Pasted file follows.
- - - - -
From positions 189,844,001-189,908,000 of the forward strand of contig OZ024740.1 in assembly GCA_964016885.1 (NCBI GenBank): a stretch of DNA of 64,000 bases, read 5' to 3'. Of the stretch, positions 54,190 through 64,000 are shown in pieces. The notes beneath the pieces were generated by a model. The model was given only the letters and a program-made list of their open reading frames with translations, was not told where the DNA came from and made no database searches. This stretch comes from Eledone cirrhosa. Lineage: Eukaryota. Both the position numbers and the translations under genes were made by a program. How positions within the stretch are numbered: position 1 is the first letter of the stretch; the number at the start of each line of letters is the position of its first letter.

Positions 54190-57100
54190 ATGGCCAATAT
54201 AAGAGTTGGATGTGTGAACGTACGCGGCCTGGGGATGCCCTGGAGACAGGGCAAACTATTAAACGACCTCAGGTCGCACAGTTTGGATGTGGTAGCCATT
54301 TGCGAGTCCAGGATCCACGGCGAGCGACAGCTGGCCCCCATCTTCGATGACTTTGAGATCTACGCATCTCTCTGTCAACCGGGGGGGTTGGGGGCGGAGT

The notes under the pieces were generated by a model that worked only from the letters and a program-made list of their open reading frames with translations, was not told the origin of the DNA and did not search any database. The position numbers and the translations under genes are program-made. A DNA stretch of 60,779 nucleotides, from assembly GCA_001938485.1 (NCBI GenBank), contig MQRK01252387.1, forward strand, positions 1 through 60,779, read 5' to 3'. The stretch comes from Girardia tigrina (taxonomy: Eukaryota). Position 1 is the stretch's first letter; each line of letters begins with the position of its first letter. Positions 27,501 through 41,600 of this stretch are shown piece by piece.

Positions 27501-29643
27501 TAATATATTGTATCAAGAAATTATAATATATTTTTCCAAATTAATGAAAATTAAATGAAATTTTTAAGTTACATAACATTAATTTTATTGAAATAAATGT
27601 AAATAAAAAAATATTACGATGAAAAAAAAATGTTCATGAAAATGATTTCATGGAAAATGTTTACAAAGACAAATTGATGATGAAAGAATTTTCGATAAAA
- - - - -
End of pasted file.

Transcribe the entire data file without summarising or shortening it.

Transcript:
From positions 189,844,001-189,908,000 of the forward strand of contig OZ024740.1 in assembly GCA_964016885.1 (NCBI GenBank): a stretch of DNA of 64,000 bases, read 5' to 3'. Of the stretch, positions 54,190 through 64,000 are shown in pieces. The notes beneath the pieces were generated by a model. The model was given only the letters and a program-made list of their open reading frames with translations, was not told where the DNA came from and made no database searches. This stretch comes from Eledone cirrhosa. Lineage: Eukaryota. Both the position numbers and the translations under genes were made by a program. How positions within the stretch are numbered: position 1 is the first letter of the stretch; the number at the start of each line of letters is the position of its first letter.

Positions 54190-57100
54190 ATGGCCAATAT
54201 AAGAGTTGGATGTGTGAACGTACGCGGCCTGGGGATGCCCTGGAGACAGGGCAAACTATTAAACGACCTCAGGTCGCACAGTTTGGATGTGGTAGCCATT
54301 TGCGAGTCCAGGATCCACGGCGAGCGACAGCTGGCCCCCATCTTCGATGACTTTGAGATCTACGCATCTCTCTGTCAACCGGGGGGGTTGGGGGCGGAGT

The notes under the pieces were generated by a model that worked only from the letters and a program-made list of their open reading frames with translations, was not told the origin of the DNA and did not search any database. The position numbers and the translations under genes are program-made. A DNA stretch of 60,779 nucleotides, from assembly GCA_001938485.1 (NCBI GenBank), contig MQRK01252387.1, forward strand, positions 1 through 60,779, read 5' to 3'. The stretch comes from Girardia tigrina (taxonomy: Eukaryota). Position 1 is the stretch's first letter; each line of letters begins with the position of its first letter. Positions 27,501 through 41,600 of this stretch are shown piece by piece.

Positions 27501-29643
27501 TAATATATTGTATCAAGAAATTATAATATATTTTTCCAAATTAATGAAAATTAAATGAAATTTTTAAGTTACATAACATTAATTTTATTGAAATAAATGT
27601 AAATAAAAAAATATTACGATGAAAAAAAAATGTTCATGAAAATGATTTCATGGAAAATGTTTACAAAGACAAATTGATGATGAAAGAATTTTCGATAAAA